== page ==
Skip to main content

Franziska & Tom Werner/iStockPhoto / Getty Images

Picnics are a fabulous way to have a meal with friends and family. Sure, there can be challenges – ants, wasps, mosquitoes, maybe a bit of the beach ends up in your sandwich – but with wonderful weather and a pretty location, picnicking has a lot going for it. Even picnicking in your own garden or on a balcony has a romantic feel.

As with hosting any meal, there are ways to ensure the outing is a success.

Be kind to the environment and use sustainable, disposable plates or plates from home. I love fancy wicker picnic baskets, but they are not practical. Carrying a heavy picnic basket may be good for your arms, but it means you cannot go far. Use a cooler. It will keep everything chilled and has two handles so you can share the carrying. Put bulkier items on the bottom and more fragile items on top. Pack the tablecloth last – it looks good and helps protect the food. And don’t forget to pack a cloth or wet napkins for spills and sticky hands. Bring a knife and a cutting board. Limit what you carry by using containers that double as serving dishes.

Story continues below advertisement

Cooking 101: Lucy Waverman decodes cooking techniques everyone can master

Summer recipes: Fresh from the garden or market to your table

Provide an eclectic mix of food. Bring dishes that can be eaten with fingers or a fork only. Nobody wants to have to cut food while balancing a plate on their lap.

Buy interesting breads. I love sourdough baguettes for picnics. Tortilla wraps also work, as do crackers. Bring sandwich fillings, such as egg and tuna, but don’t make the sandwiches ahead. They can become soggy.

Make things easy by using some store-bought picnic fare. Buy grilled vegetables and toss with in-season cherry tomatoes (yellow sun gold are wonderful). Buy pesto or eggplant dip and mix to taste with mayonnaise or yogurt for a dip or to slather on your sandwiches.

Cheese and charcuterie platters are another great option. Everything travels well, makes a great sandwich on a baguette and is easy to buy. Avoid creamy cheeses for a picnic because they can become very soft.

Salad greens wilt so marinated vegetables and dips are a better choice. If you are taking salad dressing or other condiments, package them separately and add them at the picnic site.

Mason jars are excellent for picnics. You can make an interesting combination with grains, yogurt and fruit to both carry and serve in small mason jars.

Freeze drinks the day before. The containers will act as ice packs and by the time you sit down to eat, the drinks will be defrosted but chilly. If you’re bringing wine, wrap the bottle in newspaper to hold its temperature. Buy screw top wine for easier use.

Story continues below advertisement

Stay away from foods that spoil easily. Anything with whipping cream is a problem. Avoid dishes with raw eggs, but don't worry too much about store-bought mayonnaise – it does not spoil easily. Precooked meats and fish should be well chilled. Refrigerate all food for two to four hours before packing. At the picnic, keep food out of direct sunlight.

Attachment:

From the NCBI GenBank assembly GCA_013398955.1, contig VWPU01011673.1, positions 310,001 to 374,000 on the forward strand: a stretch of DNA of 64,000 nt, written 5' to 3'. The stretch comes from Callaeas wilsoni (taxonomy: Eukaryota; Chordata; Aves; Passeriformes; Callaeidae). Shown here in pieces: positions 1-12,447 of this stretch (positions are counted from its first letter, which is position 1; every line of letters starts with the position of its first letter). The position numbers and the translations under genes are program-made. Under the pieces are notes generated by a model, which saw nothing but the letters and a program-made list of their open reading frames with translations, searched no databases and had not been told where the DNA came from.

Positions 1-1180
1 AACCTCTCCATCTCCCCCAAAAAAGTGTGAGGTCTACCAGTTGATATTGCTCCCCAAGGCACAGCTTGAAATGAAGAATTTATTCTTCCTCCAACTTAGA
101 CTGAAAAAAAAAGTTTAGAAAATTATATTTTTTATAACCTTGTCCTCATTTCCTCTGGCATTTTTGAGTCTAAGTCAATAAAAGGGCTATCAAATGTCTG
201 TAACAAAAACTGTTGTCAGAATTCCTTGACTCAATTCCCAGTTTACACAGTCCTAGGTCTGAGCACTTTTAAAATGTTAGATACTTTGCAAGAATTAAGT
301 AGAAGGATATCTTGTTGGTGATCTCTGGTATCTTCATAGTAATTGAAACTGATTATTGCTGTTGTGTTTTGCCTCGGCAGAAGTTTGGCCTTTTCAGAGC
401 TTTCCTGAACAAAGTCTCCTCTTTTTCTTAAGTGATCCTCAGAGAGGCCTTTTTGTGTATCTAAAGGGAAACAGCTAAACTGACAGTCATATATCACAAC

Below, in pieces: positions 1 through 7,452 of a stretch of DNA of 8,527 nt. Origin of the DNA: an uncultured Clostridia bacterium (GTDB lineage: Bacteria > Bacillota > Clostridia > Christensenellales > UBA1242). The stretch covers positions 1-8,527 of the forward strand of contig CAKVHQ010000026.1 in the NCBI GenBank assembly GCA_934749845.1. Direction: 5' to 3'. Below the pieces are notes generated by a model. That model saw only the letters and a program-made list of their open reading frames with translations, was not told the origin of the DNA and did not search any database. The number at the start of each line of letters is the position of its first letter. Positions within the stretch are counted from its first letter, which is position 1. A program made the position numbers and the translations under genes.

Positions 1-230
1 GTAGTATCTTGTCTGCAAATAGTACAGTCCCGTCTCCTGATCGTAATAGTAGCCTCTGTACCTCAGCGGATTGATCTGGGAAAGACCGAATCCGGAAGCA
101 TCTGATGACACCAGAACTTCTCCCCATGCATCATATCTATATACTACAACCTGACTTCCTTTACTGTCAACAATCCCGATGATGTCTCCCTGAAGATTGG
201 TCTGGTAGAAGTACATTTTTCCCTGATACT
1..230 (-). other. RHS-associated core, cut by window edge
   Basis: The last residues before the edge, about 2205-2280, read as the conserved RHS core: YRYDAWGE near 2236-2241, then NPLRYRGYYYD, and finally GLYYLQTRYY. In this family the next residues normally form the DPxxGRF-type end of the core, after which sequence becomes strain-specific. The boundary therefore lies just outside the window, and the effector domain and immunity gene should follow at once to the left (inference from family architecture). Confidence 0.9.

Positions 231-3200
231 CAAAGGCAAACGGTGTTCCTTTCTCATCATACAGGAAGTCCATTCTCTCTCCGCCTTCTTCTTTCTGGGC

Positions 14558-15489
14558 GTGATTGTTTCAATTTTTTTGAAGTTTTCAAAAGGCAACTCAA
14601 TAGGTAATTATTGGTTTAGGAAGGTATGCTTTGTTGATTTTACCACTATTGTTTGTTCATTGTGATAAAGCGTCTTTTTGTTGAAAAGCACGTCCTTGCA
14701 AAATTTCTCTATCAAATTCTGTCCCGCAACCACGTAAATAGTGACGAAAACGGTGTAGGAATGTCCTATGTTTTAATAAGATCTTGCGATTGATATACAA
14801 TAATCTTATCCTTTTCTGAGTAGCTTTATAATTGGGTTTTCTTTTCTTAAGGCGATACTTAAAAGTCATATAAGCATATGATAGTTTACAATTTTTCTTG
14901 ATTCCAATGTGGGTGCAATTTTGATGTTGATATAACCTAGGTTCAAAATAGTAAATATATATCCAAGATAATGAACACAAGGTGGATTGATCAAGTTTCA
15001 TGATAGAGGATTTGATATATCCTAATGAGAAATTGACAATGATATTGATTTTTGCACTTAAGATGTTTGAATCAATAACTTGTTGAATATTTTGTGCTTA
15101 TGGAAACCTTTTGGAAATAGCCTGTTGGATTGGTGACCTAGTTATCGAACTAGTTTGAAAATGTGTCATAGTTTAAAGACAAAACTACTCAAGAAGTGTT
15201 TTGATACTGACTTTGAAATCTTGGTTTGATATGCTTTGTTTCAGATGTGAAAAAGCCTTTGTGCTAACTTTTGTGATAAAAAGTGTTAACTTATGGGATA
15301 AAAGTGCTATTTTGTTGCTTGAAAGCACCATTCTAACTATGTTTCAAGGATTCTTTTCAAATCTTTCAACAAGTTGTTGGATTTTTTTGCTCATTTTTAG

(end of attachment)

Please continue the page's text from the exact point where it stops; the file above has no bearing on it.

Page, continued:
To avoid wasps, keep food covered or, when the first one arrives, trap it under a glass. It cannot go back to its home to tell other wasps about the food. Simple but true. And don’t forget mosquito repellent.

Need some advice about kitchen life and entertaining? Send your questions to lwaverman@globeandmail.com.

Live your best. We have a daily Life & Arts newsletter, providing you with our latest stories on health, travel, food and culture. Sign up today.

Report an error Editorial code of conduct
Due to technical reasons, we have temporarily removed commenting from our articles. We hope to have this fixed soon. Thank you for your patience. If you are looking to give feedback on our new site, please send it along to feedback@globeandmail.com. If you want to write a letter to the editor, please forward to letters@globeandmail.com.

Welcome to The Globe and Mail’s comment community. This is a space where subscribers can engage with each other and Globe staff. Non-subscribers can read and sort comments but will not be able to engage with them in any way. Click here to subscribe.

If you would like to write a letter to the editor, please forward it to letters@globeandmail.com. Readers can also interact with The Globe on Facebook and Twitter .

Welcome to The Globe and Mail’s comment community. This is a space where subscribers can engage with each other and Globe staff. Non-subscribers can read and sort comments but will not be able to engage with them in any way. Click here to subscribe.

If you would like to write a letter to the editor, please forward it to letters@globeandmail.com. Readers can also interact with The Globe on Facebook and Twitter .

Welcome to The Globe and Mail’s comment community. This is a space where subscribers can engage with each other and Globe staff.

We aim to create a safe and valuable space for discussion and debate. That means:

  • Treat others as you wish to be treated
  • Criticize ideas, not people
  • Stay on topic
  • Avoid the use of toxic and offensive language
  • Flag bad behaviour

Comments that violate our community guidelines will be removed.

Read our community guidelines here

Discussion loading ...

Cannabis pro newsletter